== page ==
We are therefore extremely excited by the NGMN’s new initiative for 5G announced at Mobile World Congress, and look forward to collaborating on the first outputs, expected later this year.

This kind of industry partnership is one of the prime ways that CBNL ensures its products are suited to the most demanding networking applications on earth, soon also to include 5G backhaul!

Dr John Naylon, Chief Technology Officer, CBNL

Dr John Naylon, Chief Technology Officer, CBNL

Whilst Brazil is on course to stage two major global events, there is huge potential to learn from previous events, global best practices and technologies/applications.Millions of people are expected to flock to Brazil during the summer to attend one of the most widely viewed sporting events in the world.

Spectators will be equipped with smartphones and tablets to catalogue every moment, call family and friends or share photos and videos on social media.

With Brazil going through a mobile revolution of its own, mobile broadband subscriptions have increased year on year, the 2014 FIFA World Cup could be the biggest mobile event ever held.

However, the challenges facing Brazilian operators to quickly and flexibly increase mobile connectivity are considerable – the huge strain on Brazilian mobile and internet networks will be unprecedented.

The expected surge in mobile data demand, on top of an already strained network, will require a huge amount of infrastructure and capacity planning, as well as studying lessons learnt from previous major events.

The 2012 Olympics in London, for instance, was considered the most digital Olympics ever, with its high reliance on technology for infrastructure, services and information, as well as consumption by global audiences.

There was a significant dependence on mobile data and the network infrastructure needed to backhaul the surge in traffic.

The event saw over 627,000 Facebook check-ins across the 40 plus Olympic venues.

The surge in traffic meant operators had to quickly provide multiple areas of increased mobile coverage and capacity across venues and the wider city.

At a time where CAPEX for large communication projects is limited, the demand for next generation mobile services requires innovative infrastructure which not only provides the performance needed, but can be deployed quickly and cost effectively.

An approach taken by operators during the 2010 FIFA World Cup and London 2012 was to deploy high capacity point-to-multipoint (PMP) microwave backhaul.An approach taken by operators during the 2010 FIFA World Cup and London 2012 was to deploy high capacity point-to-multipoint (PMP) microwave backhaul.

By deploying PMP microwave, operators were able to quickly, flexibly and cost effectively bring the network closer to consumers at demand hot spots (stadiums, highly populated streets, etc) and provide a seamless high quality of service.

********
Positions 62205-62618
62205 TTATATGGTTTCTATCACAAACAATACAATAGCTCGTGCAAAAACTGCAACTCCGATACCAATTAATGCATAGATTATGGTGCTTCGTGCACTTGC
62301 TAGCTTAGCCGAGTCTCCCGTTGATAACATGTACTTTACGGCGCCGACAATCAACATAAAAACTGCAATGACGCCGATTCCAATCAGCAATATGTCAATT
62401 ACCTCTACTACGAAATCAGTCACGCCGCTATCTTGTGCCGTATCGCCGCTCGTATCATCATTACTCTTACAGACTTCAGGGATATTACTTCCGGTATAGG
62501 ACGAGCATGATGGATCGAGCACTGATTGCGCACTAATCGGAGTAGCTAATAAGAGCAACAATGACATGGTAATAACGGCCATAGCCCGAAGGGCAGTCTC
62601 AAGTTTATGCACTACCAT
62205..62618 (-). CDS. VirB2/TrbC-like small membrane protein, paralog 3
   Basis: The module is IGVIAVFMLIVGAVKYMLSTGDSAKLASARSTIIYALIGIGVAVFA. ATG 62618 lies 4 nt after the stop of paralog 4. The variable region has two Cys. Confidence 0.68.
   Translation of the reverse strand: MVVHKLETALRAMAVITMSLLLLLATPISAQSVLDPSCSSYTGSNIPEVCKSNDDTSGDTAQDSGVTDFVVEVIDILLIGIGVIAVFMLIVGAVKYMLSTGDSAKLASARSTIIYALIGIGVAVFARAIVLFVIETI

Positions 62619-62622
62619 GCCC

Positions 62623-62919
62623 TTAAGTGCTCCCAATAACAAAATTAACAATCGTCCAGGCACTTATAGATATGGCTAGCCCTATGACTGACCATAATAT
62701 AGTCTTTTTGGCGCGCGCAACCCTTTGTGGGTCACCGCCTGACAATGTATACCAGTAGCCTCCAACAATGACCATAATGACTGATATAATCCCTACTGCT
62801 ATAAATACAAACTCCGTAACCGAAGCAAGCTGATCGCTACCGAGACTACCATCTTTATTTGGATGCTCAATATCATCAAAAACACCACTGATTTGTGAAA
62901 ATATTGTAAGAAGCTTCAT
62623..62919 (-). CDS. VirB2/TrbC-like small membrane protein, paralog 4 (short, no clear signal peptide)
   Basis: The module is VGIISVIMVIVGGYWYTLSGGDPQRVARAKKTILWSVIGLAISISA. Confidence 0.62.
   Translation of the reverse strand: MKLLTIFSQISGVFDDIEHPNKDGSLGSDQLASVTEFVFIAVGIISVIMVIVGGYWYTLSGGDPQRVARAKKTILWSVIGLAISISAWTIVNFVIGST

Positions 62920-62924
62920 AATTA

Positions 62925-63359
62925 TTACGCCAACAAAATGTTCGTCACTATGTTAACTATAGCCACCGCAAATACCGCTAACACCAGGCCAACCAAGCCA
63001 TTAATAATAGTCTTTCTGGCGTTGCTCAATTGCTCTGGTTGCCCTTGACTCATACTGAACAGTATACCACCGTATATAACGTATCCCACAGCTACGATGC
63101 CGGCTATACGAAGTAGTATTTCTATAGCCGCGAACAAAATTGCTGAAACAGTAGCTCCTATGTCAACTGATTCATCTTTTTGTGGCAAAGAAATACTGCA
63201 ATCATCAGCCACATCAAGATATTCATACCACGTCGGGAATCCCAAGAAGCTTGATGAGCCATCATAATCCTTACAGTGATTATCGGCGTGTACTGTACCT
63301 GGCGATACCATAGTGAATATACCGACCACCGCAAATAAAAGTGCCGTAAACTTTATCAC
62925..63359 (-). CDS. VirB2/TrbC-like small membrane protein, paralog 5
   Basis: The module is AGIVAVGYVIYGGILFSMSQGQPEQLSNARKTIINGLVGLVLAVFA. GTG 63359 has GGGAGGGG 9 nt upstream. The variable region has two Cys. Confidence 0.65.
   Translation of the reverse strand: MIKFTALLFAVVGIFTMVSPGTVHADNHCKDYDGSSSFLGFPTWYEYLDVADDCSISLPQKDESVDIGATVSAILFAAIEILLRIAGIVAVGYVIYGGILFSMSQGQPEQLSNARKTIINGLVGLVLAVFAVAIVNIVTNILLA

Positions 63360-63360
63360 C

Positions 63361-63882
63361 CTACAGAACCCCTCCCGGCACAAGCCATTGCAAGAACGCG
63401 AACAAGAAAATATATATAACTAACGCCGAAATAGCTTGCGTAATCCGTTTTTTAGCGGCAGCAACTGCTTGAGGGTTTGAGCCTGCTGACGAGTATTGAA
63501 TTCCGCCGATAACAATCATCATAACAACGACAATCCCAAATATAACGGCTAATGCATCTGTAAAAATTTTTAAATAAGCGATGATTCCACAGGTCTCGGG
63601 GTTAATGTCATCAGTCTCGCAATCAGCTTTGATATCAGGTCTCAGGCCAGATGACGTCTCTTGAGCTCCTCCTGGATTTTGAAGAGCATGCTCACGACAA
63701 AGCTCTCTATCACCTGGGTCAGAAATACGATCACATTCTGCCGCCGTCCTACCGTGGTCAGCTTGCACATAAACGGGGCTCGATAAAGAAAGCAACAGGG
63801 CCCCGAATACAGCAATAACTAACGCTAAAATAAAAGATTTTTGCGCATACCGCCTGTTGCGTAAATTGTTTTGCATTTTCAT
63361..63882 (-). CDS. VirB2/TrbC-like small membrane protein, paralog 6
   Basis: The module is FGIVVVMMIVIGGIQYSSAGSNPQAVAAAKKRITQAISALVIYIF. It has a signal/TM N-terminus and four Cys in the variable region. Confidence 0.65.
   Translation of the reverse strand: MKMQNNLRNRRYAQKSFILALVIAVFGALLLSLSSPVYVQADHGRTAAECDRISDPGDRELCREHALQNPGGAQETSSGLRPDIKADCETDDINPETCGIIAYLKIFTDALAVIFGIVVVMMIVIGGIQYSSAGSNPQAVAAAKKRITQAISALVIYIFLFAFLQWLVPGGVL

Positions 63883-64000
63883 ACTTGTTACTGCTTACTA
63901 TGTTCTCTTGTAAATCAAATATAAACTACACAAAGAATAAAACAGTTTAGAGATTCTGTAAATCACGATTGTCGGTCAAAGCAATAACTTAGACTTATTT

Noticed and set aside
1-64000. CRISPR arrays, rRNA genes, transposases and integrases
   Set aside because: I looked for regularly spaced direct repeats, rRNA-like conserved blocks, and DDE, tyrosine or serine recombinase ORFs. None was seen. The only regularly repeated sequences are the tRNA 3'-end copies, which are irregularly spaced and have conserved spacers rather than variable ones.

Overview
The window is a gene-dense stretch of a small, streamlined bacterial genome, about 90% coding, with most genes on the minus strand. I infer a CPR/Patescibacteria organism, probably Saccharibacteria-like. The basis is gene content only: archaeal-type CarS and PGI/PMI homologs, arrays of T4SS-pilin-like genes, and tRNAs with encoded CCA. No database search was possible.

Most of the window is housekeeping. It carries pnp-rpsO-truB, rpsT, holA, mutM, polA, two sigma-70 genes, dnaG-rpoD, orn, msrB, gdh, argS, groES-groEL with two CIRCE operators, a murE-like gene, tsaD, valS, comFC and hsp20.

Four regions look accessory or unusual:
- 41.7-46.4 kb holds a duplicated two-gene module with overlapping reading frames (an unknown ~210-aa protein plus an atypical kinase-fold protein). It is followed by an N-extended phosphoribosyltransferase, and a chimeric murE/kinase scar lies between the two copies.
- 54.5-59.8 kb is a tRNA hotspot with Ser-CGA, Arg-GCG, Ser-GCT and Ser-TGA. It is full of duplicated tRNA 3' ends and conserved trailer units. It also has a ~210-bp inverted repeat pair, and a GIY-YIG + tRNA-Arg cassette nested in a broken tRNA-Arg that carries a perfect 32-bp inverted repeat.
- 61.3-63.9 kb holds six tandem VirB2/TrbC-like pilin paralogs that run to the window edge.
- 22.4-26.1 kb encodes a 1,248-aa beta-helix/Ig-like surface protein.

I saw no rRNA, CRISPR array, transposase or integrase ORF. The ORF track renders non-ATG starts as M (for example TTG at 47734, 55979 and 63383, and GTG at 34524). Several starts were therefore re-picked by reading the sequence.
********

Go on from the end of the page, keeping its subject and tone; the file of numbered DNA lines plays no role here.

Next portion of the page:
PMP microwave creates a sector of coverage from a single hub site which can backhaul a number of cell sites.

By aggregating multiple cell site traffic to a single hub, PMP saves on the large equipment costs of traditional backhaul technologies and is able to intelligently allocate 3G, LTE or Wi-Fi mobile capacity where it is needed most.

As network challenges grow at the same pace as user expectations, cost effective technologies like PMP microwave are particularly attractive to operators where the average revenue per user is low as it delivers every bit of data in the most economical way possible.

Whilst Brazil is on course to stage two major global events, there is huge potential to learn from previous events, global best practices and technologies/applications.

Though the challenges of delivering mobile communication infrastructure for major events are significant, by utilising the best and most innovative technologies, the FIFA World Cup and Olympics will be sure to deliver victory on the track and field that the audience can share the world over.

The CBNL team

LTE Backhaul Traffic EstimationCBNL has authored a white paper for the NGMN on “Guidelines for LTE Backhaul Traffic Estimation”.

The paper describes how a model is developed to predict traffic levels in transport networks used to backhaul LTE eNodeBs and how backhaul traffic is made up of a number of different components of which user plane data is the largest, comprising around 80-90% of overall traffic.

The impact of IPsec encryption and the particular traffic patterns of data services are also taken into account.

The result is that the aggregated traffic volumes allow better resource sharing than voice carrying networks – a detailed guideline for link capacity estimation is also provided.

Read the white paper here.